Treatments for fascial dysfunction


The official definition of Fascial Strain and Counsterstrain is "a skilled, passive manipulation of the body's deep fascial proprioceptors (nerves that sense length and tension of tissue) with the goal of normalizing abnormal protective reflexes."   Put more simply, Strain and Counterstrain involves precise positioning of the body's tissues to remove all stress on the involved tissue to allow the nervous system to "realize" it can release the protective reflex dysfunctional "spasm" of the fascia.  


It is currently believed that Counterstrain works via decompression of pain and movement receptors in the fascia. Once slackened in precisely the right angle, the reflex releases, relaxing tissue and allowing trapped metabolites (chemical waste products) to dissipate or "flush out."  This removes both the mechanical and chemical irritation that was maintaining the dysfunction.  This means that Counterstrain is an “indirect” or pain free manual therapy technique that relaxes fascial/muscle spasms.  This relaxation can result in “unlocking” restricted joints through reflex mechanisms. No aggressive manipulation or “thrust” techniques are needed. In essence, with this technique, the body corrects itself instead of being “forced” into a "correction" which is often temporary.


To see the effects of Countertstrain on a dysfunction constricting a vein in a patient's leg visit the Counterstrain Academy website.  Watch a video showing  the diameter of a vein that is engorged to nearly twice its normal size by backpressure from a fascial constriction, and how it normalizes within minutes.  Click on the link below, then "Pilot Study" under "Tools to Learn More" near the bottom of the page.  




To learn more, visit the website of the originator of the Fascial Strain and Counterstrain techniques, Brian Tuckey, PT, OCS, JSCSCI 


Origin of Strain and Counterstrain


In 1955 Dr. Lawrence Jones D.O. FAAO, discovered that positioning a patient for comfort could correct complex spinal disorders. The accidental discovery occurred after he helped a patient with severe low back pain try to find a comfortable sleeping position.  This patient had previously shown no improvement with medical treatments from medical doctor, chiropractor and Dr. Jones to that point.  Dr. Jones noted in his book that he had tried all of the manipulations and treatments that he knew without success and "only stubborness prevented me from admitting I was stumped."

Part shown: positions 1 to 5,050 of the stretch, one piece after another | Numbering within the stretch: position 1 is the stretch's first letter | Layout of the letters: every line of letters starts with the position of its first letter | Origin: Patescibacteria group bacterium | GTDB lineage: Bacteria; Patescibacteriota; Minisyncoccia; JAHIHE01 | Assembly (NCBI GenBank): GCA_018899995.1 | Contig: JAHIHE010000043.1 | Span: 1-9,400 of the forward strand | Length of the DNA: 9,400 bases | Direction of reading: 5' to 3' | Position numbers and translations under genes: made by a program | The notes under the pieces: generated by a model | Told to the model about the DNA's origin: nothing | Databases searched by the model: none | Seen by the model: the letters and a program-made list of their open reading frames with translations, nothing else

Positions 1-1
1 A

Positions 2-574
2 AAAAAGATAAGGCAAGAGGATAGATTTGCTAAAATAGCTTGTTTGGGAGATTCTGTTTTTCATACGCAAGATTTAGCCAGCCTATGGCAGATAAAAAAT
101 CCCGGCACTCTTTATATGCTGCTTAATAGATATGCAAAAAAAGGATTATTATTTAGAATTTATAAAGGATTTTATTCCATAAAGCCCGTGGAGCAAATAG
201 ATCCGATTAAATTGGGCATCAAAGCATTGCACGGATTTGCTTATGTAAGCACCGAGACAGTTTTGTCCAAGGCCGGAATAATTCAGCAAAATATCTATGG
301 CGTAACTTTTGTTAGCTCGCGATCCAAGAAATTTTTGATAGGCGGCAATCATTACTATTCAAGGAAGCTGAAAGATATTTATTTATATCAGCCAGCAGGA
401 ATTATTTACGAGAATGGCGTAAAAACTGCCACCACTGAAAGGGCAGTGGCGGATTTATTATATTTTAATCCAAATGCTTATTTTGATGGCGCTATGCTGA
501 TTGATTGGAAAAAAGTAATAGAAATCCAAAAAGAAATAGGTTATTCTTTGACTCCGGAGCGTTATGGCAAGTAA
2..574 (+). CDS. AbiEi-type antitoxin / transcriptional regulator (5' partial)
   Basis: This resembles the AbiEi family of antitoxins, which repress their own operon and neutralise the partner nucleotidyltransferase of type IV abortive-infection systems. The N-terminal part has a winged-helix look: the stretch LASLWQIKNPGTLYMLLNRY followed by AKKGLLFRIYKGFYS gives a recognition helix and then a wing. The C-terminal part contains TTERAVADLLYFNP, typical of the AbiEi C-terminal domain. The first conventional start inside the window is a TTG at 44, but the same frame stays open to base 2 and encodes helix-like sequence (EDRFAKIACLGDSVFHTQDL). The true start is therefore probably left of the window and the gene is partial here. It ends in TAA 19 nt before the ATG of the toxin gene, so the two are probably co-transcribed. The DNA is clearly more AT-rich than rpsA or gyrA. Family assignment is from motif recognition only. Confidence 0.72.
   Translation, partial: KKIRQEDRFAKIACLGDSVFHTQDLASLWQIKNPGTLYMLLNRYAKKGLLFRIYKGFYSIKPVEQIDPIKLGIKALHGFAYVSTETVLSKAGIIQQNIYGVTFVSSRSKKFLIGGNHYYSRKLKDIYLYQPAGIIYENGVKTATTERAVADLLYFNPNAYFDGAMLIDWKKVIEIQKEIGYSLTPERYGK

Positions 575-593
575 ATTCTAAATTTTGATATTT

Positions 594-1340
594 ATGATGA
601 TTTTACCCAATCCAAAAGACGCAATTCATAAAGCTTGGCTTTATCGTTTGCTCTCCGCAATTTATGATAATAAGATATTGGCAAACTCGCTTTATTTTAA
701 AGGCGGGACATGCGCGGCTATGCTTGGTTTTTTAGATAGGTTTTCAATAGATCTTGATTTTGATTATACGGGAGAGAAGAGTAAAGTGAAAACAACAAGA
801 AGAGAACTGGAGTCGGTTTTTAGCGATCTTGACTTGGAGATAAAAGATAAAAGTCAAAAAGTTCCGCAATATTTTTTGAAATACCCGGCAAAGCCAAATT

After a period of experimentation, a position was identified in which the patient was completely comfortable (on his back, knees rolled up toward his head and rotated off to one side).  After a 20 minute trial in this position (to see if this was a viable sleeping position,) the patient was able to stand fully erect for the first time in several months. Shortly thereafter the patient made a full recovery.  Jones was amazed and began attempts to reproduce this effect with other patients.   He was successful and named the techniques Strain and Counterstrain based on the concept that the body suffered a "strain" that caused the dysfunction, and he applied a "Counterstrain" to the body to correct the dysfuction. 


Jones Institute

The Jones Institute instructors teach the Strain and Counterstrain seminars.  The website provides this schedule along with a link to find a local practitioner and other information including a video and paper outlining the neurologic/anatomic rationale as to why and how Counterstrain works to correct dysfunction. 

To view this website use the link below: 



Total Motion Release is an active exercise concept developed by Tom Delanzo-Baker, MPT following an unexpected dramatic improvement while treating a patient.   He describes having minimal improvement with a patient's leg pain and weakness despite all of his best efforts until he tried having her exercise her OTHER leg.  Why did this work?  Clinically I have found that exercising with the opposite side of the body appears to repetitively shorten/compress fascial dysfunction(s) that are limiting the body's ability to stretch or shift weight.  This repetitive shortening/compression appears to have a neural relaxation effect and possibly an enhanced circulatory effect that in combination "dampens" the dysfunction(s).  Keep in  mind that "opposite side" could mean not only left to right, but top to bottom or back to front.  When appropriate, the patient can reproduce the effect and "treat" their own dysfunction through pain free exercises that results in repetitive neural "re-training."   Use the link below to watch a video of how Tom discovered this effect and read about the development of this exercise process: